Friday, September 30, 2011

The Very First Page of a Novel

I just found this in one of my many notebooks. It is the very first "page" of Goblin Shark Rising. I wrote this just about a year ago. I thought it would fun to share, if you can read it, that is! I even doodled that little shark at the top, which looks more like an old sock.

Below is the first page of the finished product. My publisher will have the first chapter of the novel on their website soon, which is so exciting! What do your first pages look like? Hopefully, they are MUCH neater than mine!

Have a great weekend, everyone! ;)

Chapter One -- The Federation

            Susur cut through the water--seething. Shaking with rage, he tore after the fleeing shark. He was positive it was a Frill. Its snaky tail snapped around a turn as he pursued it. Maybe it was fate that he'd stormed out of the Federation Summit when he did, now he could prove to his father and the Federation once and for all that the Frills were cold blooded murderers. Plunging after it, he even smelled the rotting flesh in the Frill's teeth--shark flesh. He soared around a rock column, dead-set on catching the creature.
Growling furiously, Susur sped through the gloom. Where did it go? Eyes darting, he hurled his body to the right, just seconds before his snout would have smashed into a stone outcropping. He grunted in pain as his gills slapped the rock. A Frill had eluded him once more! It almost felt good--the pain. Lately, all he heard from everyone around him was 'no'. No, you cannot hunt alone. No, you cannot leave Federation borders. And finally, no, you're wrong about the Frills--in fact completely off the mark. At least the stinging pain was something other than a no.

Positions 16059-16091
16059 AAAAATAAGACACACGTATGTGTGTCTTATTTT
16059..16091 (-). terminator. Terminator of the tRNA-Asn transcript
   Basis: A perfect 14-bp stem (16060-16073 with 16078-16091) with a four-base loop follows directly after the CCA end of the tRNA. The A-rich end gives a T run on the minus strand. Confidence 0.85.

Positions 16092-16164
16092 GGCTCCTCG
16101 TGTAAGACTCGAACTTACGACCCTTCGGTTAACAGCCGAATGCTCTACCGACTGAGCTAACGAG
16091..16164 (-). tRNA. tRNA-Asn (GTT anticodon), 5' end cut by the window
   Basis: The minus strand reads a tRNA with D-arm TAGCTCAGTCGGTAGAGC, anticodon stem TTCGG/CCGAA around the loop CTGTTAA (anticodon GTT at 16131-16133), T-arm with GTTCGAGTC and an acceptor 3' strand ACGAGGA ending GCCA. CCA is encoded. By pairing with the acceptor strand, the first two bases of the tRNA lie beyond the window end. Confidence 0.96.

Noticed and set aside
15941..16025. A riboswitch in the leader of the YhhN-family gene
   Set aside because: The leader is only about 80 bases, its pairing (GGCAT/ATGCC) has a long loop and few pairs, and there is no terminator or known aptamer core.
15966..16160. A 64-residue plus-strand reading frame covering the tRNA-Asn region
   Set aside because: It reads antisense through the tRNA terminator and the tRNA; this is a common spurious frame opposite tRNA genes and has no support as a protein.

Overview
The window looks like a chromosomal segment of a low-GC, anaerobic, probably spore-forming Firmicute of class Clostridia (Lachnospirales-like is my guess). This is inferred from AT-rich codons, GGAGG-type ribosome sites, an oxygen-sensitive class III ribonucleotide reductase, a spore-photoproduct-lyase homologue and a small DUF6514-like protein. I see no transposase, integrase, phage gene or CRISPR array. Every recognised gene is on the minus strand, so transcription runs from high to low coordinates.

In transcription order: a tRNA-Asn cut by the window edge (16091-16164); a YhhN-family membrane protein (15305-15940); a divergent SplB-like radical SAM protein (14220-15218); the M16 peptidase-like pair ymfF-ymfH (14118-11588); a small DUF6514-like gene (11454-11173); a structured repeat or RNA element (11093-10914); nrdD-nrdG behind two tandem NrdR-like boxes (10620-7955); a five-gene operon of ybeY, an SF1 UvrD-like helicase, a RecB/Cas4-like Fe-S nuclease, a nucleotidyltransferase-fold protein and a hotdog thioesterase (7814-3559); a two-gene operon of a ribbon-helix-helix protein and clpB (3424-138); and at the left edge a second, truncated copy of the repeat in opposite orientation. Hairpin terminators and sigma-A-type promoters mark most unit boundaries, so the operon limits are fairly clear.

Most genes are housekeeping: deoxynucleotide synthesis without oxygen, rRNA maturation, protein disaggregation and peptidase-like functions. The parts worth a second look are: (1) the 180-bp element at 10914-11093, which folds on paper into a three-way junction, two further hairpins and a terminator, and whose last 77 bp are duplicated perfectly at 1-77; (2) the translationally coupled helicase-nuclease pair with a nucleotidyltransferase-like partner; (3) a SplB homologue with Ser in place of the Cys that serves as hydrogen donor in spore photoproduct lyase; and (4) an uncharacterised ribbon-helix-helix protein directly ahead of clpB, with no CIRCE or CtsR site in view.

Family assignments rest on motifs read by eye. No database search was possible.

The Frill was nowhere to be seen. Gills throbbing, Susur slowed his pace. He descended deeper into the canyon. Perhaps he could sniff out a trail.
The Goblin Sharks had concealed themselves deep within Tokyo Canyon for centuries. Secreted away for so long, many of his kind had grown lazy, allowing themselves to be captured--a great discovery for the human scientists--the elusive Goblin Shark. 'Living Fossils' of the sea, the humans called them. A prehistoric species touted to be over one hundred million years old. He'd heard from the Great Whites and others what the scientists did to sharks, poking and prodding them--dismembering their bodies--dissecting them. 
Then there were the fishermen, to be fair, a far simpler sort than the scientists, but just as deadly, eying the Goblins as a whole new source of revenue--greedy fishmongers. Collectors would pay hundreds of thousands of yen to possess the retractable jaw of a dead Goblin shark dragged up by a fisherman's net. And if a fisherman ever managed to a catch a live Goblin...well...what human wouldn't want to try the fresh flesh of this unknown shark--this ancient, exotic species? Humans seemed to rip hungrily into any sea creature set in front of them, the more out of the ordinary the better.
Susur's concerns with the Frill Sharks started months back. The slippery serpent like creatures, who looked more like eels than sharks, had honed in on Federation territory with grisly intent. At first, he thought they were just another nuisance, scavenger sharks looking for scraps, but soon, the body count rose. Susur knew they were a lethal threat--even if the elders refused to believe him. Several dead Federation sharks had been found around the outskirts of the canyon. He easily recognized the unmistakable bite marks from their endless rows of jagged teeth. His father told him many species could make those marks, but Susur knew better. If slain sharks weren't enough to make his father take action then what was?  

Wednesday, September 28, 2011

How would you stop a demon cat who wants to eat your soul?

Cute, ain't he?
So, I'm wrapping up my latest novel, GOBLIN SHARK RISING, and it got me to thinking about bad guys and creative ways/solutions authors have "done them in" in children's literature. Sometimes, it's a very complex solution and other times the solution is so simple it doesn't even occur to the reader as an answer until it happens. And then you think, why didn't I think of that?
And yet another baddie falls to his untimely demise! 
What are some of the most creative "get rid of the bad guy" solutions you've read? What have you seen far too many times? For me, I've seen the "falling off a cliff to their death scene" far too many times!